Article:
DVD extras include audio commentary by Japanese-film historian Donald Richie; an archival interview with director Robert Altman; an archival audio interview with Shimura; a documentary featuring interviews with cast and crew members; and excerpts from The World of Kazuo Miyagawa, a documentary about Rashomon's cinematographer.

Movie: ****

Blake Lively and Benicio Del Toro in Savages (Photo: Universal)
  • Blake Lively and Benicio Del Toro in Savages (Photo: Universal)

SAVAGES (2012). The voice-over narrator of this nitwit claptrap is Ophelia (Blake Lively), who long ago shortened her name to O to avoid comparisons to Shakespeare's tragic heroine. Not coming across as particularly well-read, O doubtless did not realize that she now shared her name with the title character from Anne Desclos' controversial Histoire d'O (The Story of O), the erotic tale about sadomasochism. This new designation makes more sense, however, since Savages' characters practice sadism in their dealings with one another while viewers have to be masochistic to sit through this torturous affair. Taylor Kitsch and Aaron Johnson play Chon and Ben, two California dudes responsible for cultivating the best marijuana in the entire world (America, fuck yeah!). Their wacky weed is so awesome, in fact, that a Mexican drug kingpin — uh, queenpin? — named Elena (Salma Hayek) insists on merging their operations, a proposal the boys shoot down. This displeases Elena, so she sends her top enforcer, Lado (Benicio Del Toro), to kidnap the boys' shared lady love, O, in an effort to force them to cooperate. O no! How will the bad-ass Chon manage to chill long enough to formulate a sensible plan? How will the Buddha-spouting, go-green Ben be able to channel Rambo long enough to kill when necessary? And, most importantly, when did John Travolta's noggin take the shape of a bowling ball? Yes, Travolta's in this turkey, as a cheerfully corrupt DEA agent playing both sides. He's far more engaging than the three youthful leads, as are Hayek and Del Toro (even if the latter's character comes off as a poor man's Anton Chigurh). Savages is based on the novel by Don Winslow, who co-wrote the screenplay with Stone and Shane Salerno. It should be noted that no less than Michael Bay once called Salerno's work on the script for Armageddon "brilliant." Coming from a filmmaker like Bay, that's mighty worthless praise indeed. At any rate, not having read Winslow's novel, it's difficult to ascertain who deserves the lion's share of the blame for not only the atrocious cop-out ending that invariably leaves viewers groaning but also the ghastly dialogue that dogs the picture every time O feels the need to share her inner monologues. Viewer agony begins right near the start, as she describes her boffing sessions with the battle-scarred Chon: "I had orgasms; he had 'wargasms.'" Yow. Haven't Writers Guild of America memberships been revoked for less?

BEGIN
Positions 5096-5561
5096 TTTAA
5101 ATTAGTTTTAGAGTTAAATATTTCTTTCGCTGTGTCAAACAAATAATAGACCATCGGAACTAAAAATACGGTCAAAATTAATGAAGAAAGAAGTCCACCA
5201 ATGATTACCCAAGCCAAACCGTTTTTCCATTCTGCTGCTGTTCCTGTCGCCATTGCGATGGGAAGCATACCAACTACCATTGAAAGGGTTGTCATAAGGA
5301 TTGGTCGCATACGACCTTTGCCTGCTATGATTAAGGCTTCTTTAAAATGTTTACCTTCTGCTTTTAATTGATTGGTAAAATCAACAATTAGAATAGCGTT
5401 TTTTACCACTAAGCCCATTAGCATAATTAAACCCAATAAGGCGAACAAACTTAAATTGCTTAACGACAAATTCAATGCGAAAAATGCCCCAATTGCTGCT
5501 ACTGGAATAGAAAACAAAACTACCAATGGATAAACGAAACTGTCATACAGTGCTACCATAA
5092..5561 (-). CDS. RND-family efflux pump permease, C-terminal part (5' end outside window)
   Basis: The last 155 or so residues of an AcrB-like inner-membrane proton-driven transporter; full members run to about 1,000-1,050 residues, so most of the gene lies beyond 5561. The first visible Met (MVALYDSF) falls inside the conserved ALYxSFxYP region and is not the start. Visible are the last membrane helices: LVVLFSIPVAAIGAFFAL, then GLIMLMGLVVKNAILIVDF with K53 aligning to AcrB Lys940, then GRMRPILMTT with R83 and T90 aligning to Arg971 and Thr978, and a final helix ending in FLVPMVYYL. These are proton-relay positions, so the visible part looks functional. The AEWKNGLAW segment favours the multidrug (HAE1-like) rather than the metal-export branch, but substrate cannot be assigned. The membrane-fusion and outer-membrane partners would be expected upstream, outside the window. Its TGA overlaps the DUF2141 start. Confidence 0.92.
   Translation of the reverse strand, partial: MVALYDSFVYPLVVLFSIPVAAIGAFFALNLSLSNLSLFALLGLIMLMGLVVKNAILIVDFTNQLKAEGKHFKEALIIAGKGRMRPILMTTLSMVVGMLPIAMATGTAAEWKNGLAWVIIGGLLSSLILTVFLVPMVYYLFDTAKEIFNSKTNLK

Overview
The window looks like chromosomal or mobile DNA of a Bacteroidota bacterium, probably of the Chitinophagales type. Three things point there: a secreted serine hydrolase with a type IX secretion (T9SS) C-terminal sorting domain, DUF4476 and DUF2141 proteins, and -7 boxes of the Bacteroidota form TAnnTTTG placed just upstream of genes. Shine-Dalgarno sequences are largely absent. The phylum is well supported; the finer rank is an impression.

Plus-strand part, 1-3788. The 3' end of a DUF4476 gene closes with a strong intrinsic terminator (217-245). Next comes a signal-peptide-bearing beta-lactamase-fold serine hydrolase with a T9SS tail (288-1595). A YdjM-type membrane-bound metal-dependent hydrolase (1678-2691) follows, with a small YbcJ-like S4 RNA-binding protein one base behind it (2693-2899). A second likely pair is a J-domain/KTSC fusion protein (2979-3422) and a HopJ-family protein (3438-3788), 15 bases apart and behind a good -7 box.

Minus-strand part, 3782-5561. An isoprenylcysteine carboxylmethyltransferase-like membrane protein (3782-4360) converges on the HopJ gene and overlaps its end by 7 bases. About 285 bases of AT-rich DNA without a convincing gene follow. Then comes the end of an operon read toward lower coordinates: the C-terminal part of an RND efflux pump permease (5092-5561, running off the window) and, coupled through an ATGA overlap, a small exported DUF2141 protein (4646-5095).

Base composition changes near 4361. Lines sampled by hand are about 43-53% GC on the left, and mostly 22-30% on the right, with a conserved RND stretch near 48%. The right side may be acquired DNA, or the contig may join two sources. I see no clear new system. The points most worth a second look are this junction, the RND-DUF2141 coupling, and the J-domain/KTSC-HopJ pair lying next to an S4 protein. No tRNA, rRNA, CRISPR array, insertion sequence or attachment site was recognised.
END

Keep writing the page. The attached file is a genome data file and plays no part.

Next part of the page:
The Blu-ray contains both the R-rated theatrical version and an unrated edition. Extras include audio commentary by Stone; separate commentary by Winslow, Salerno and other key personnel; a five-part making-of featurette; and deleted scenes.

Movie: *

(l-r) Sergio Fantoni, Trevor Howard and Frank Sinatra in Von Ryan's Express (Photo: Fox)
  • (l-r) Sergio Fantoni, Trevor Howard and Frank Sinatra in Von Ryan's Express (Photo: Fox)

VON RYAN'S EXPRESS (1965). While hardly the cream of the 1960s crop of rip-roaring World War II adventure yarns — in other words, it can't begin to touch The Great Escape, The Guns of Navarone or Where Eagles DareVon Ryan's Express nevertheless qualifies as choice escapist fare, the sort best watched on a lazy Saturday afternoon when it's just too hot/cold/rainy/what-have-you to venture far from the couch. Frank Sinatra, typically solid (he remains an underrated dramatic actor, Oscar for From Here to Eternity notwithstanding), stars as Colonel Joseph Ryan, a POW whose initial efforts to cooperate with his German captors earn him the nickname "Von Ryan" from the other prisoners. But once the POWs are herded onto a train headed for another internment camp, it's Ryan who leads the revolt against the Nazis, taking over the train and steering it toward Switzerland and freedom. Many fine vignettes make up this popcorn picture, culminating in a ferocious battle on an Italian mountainside where the train's occupants must defend themselves against strafing German airplanes. The cast also includes Trevor Howard as the senior British officer, a young James Brolin in his first credited screen role, and Adolfo Celli, who was also appearing as the villainous Largo in the same year's 007 outing Thunderball.